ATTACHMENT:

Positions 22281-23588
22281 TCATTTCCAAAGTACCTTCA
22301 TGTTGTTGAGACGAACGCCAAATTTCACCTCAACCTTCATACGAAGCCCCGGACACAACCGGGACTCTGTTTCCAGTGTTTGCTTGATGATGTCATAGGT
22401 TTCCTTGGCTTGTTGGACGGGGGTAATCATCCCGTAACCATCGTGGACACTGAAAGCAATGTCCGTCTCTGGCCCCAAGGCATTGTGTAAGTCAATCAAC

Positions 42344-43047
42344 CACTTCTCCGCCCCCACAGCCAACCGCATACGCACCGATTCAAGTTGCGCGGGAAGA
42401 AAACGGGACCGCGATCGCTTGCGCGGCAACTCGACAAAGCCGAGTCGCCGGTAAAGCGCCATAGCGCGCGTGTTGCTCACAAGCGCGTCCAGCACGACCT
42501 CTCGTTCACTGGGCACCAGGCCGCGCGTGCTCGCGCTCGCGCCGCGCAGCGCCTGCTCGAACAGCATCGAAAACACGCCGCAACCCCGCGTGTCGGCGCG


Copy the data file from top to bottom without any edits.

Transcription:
Positions 22281-23588
22281 TCATTTCCAAAGTACCTTCA
22301 TGTTGTTGAGACGAACGCCAAATTTCACCTCAACCTTCATACGAAGCCCCGGACACAACCGGGACTCTGTTTCCAGTGTTTGCTTGATGATGTCATAGGT
22401 TTCCTTGGCTTGTTGGACGGGGGTAATCATCCCGTAACCATCGTGGACACTGAAAGCAATGTCCGTCTCTGGCCCCAAGGCATTGTGTAAGTCAATCAAC

Positions 42344-43047
42344 CACTTCTCCGCCCCCACAGCCAACCGCATACGCACCGATTCAAGTTGCGCGGGAAGA
42401 AAACGGGACCGCGATCGCTTGCGCGGCAACTCGACAAAGCCGAGTCGCCGGTAAAGCGCCATAGCGCGCGTGTTGCTCACAAGCGCGTCCAGCACGACCT
42501 CTCGTTCACTGGGCACCAGGCCGCGCGTGCTCGCGCTCGCGCCGCGCAGCGCCTGCTCGAACAGCATCGAAAACACGCCGCAACCCCGCGTGTCGGCGCG